November is still autumn on the calendar, but in Scandinavia, it is the beginning of the winter season, which comes early and lasts long.
In the five countries in northern Europe that are generally recognized to make up Scandinavia—Norway, Denmark, Sweden, Finland, and Iceland—it’s quite dark with shortened hours of daylight during the month. The days can be characterized as dreary and bleak, and the countryside is often blanketed in thick snow. Tourism traffic is low this month, which can mean big savings on airfare and hotel prices for off-season visitors.
Scandinavia Weather in November
Winter has definitely arrived in Scandinavia by November. The weather in Scandinavia varies by destination. For example, Copenhagen, Denmark, has a mild, temperate climate due to its location near the North and Baltic Seas. The average high temperature in Copenhagen for November is around 40 F, and rainfall measures an average of 2.5 inches. By comparison, Helsinki, Finland, experiences longer and colder winters with average high temperatures in the 30s and rainfall of about 3 inches.
In many parts of the region, you will experience winds and rainfall, which turns into snow as you go north. Passing cold fronts produce precipitation, which can be followed by cold, clear weather with a few clouds. One advantage of traveling to Scandinavia when it is very cold may be the ability to see the Northern Lights in the clear nighttime skies.
What to Pack
At that time of year, you will want to wear layers because November can get very cold during the day and freeze at night. Use thicker long-sleeve shirts layered with a breathable, but warm fleece or wool sweater on top so you can easily remove the warm outer layer when you are indoors. Pack well-insulated clothing if you plan to go skiing or sledding.
Things definitely slow down in Scandinavia during the winter months, but some annual events featuring music, films, and food draw crowds regardless of the cold.
- Iceland Airwaves: This music festival held in venues around downtown Reykjavik showcases new bands from Iceland and other countries over four days usually the first week of November. Packages are available from the U.S. and other countries that include airfare, hotels, and admission to the festival.
- Stockholm International Film Festival: Held over 12 days in mid-November, this film festival offers about 200 films of varied genres from 60 countries. The well-attended event typically includes seminars and meetings with actors and filmmakers. The film voted by a jury as the best in the competition section receives the Bronze Horse (Bronshästen).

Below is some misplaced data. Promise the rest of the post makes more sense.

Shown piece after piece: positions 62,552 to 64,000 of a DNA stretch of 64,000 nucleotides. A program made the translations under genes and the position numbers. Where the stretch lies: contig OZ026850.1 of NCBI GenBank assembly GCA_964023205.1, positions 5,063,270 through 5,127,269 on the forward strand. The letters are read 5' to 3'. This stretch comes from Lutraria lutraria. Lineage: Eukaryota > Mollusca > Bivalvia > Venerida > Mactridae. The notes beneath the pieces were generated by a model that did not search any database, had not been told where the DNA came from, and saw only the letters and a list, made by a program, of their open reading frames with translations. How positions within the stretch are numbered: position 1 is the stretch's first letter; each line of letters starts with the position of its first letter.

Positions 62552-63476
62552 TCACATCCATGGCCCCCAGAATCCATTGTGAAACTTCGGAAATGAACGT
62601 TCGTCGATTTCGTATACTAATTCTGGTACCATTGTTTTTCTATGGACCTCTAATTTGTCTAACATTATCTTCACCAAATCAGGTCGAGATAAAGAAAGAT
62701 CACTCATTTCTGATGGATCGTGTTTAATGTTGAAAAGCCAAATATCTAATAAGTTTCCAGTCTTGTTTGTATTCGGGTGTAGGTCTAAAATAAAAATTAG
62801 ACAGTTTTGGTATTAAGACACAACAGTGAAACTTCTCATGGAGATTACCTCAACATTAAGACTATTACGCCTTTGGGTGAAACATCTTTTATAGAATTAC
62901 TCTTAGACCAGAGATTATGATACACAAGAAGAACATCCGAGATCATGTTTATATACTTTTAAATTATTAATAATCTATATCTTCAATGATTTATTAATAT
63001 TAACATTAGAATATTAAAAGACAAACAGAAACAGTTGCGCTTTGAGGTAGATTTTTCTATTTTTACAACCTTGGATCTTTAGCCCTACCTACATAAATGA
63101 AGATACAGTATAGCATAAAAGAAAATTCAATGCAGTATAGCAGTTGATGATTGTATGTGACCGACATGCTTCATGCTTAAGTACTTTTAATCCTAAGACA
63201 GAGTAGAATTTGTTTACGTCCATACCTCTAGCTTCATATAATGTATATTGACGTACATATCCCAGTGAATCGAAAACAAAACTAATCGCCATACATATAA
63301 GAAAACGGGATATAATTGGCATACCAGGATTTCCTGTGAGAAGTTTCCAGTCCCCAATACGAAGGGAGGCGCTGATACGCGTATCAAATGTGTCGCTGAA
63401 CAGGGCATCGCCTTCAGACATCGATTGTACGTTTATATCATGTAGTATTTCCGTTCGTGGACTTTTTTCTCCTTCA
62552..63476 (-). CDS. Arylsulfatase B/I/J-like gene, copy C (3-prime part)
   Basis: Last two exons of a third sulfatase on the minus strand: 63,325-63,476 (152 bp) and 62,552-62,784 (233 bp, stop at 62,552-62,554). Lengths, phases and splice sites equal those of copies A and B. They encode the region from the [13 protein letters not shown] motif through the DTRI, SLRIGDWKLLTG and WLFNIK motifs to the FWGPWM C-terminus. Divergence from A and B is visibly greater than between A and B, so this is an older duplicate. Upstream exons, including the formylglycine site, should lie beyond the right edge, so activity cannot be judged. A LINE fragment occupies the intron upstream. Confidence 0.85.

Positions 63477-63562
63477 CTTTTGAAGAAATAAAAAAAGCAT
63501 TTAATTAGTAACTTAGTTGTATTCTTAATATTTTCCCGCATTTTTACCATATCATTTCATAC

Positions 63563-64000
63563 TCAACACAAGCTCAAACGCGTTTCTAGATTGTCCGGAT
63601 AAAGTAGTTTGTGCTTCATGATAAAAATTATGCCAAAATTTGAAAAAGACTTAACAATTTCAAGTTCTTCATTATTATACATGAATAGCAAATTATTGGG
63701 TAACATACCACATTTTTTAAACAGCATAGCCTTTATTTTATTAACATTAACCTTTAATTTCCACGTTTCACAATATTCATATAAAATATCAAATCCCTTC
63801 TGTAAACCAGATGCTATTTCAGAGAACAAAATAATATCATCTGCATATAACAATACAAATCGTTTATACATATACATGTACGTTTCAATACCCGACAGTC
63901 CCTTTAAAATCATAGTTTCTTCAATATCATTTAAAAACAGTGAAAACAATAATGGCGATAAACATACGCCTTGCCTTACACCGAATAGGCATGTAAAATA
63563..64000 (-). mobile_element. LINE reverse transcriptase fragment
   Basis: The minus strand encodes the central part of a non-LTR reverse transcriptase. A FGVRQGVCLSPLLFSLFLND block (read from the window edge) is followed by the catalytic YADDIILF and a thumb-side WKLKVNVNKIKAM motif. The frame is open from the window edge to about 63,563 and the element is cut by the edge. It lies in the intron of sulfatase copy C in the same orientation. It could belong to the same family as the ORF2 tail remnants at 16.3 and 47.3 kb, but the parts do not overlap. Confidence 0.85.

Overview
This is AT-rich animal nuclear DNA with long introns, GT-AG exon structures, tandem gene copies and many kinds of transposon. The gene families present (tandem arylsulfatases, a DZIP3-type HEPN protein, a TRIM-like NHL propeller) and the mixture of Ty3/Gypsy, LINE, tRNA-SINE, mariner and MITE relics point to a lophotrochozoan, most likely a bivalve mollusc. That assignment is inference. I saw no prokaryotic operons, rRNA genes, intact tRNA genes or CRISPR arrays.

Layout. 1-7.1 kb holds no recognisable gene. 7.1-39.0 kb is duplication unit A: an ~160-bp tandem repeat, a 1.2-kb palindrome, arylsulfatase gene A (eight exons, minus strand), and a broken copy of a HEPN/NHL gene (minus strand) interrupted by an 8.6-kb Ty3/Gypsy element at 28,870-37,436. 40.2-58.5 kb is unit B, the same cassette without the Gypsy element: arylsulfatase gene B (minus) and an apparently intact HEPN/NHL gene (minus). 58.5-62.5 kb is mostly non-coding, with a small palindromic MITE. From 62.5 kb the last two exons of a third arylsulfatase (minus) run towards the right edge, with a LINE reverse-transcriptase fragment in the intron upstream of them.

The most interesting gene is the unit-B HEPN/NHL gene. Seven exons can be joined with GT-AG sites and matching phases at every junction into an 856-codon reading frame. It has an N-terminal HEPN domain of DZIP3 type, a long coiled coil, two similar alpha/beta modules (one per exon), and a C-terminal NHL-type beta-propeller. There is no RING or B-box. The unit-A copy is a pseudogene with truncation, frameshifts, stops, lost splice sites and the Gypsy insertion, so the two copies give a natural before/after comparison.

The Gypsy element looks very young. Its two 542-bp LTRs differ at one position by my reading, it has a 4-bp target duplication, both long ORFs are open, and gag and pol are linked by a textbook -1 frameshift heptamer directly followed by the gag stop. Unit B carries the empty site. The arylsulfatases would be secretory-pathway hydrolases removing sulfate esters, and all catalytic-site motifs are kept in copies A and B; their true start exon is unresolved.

- Rakfiskfestival: The traditional Norwegian dish, rakfish, is made from salted and fermented trout; Norwegians consume tons of rakfish every year. The town of Fagerness, three hours north of Oslo, hosts this annual three-day festival that draws thousands to enjoy the salty fish, washed down with beer and aquavit.
- There are two religious holidays that are celebrated in November: All Saint's Day and St. Martin's Day. The two are not strictly observed but if you are visiting Scandinavia at the time you may notice families gather for large meals and you may have some difficulty getting restaurant reservations around the two holidays. All Saints' Day, traditionally on November 1, is a day of reflection that marks the first day of the Scandinavian winter and commemorates the dearly departed. All Saints' Day in Sweden and Finland is celebrated on Saturday between October 31 and November 6. In Denmark, it is celebrated on the first Sunday. On St. Martin's Eve, November 10, Swedish and Danish families celebrate the goose with a large feast in restaurants and homes.
- Europe's electrical system is different from the U.S. in two ways: the voltage of the current and the shape of the plug. American appliances run on 110 volts, while European appliances are 220 volts. If you see a range of voltages printed on the item or its plug (such as "110–220"), you are OK in Europe. Most mobile devices like cellphones and laptops can accept 220 volts. All, you will need is a cheap prong adapter for that appliance that can run on 220. If the electronic device is not able to run on 220 volts, then don't bring it or expect to pay for a bulky, costly power converter.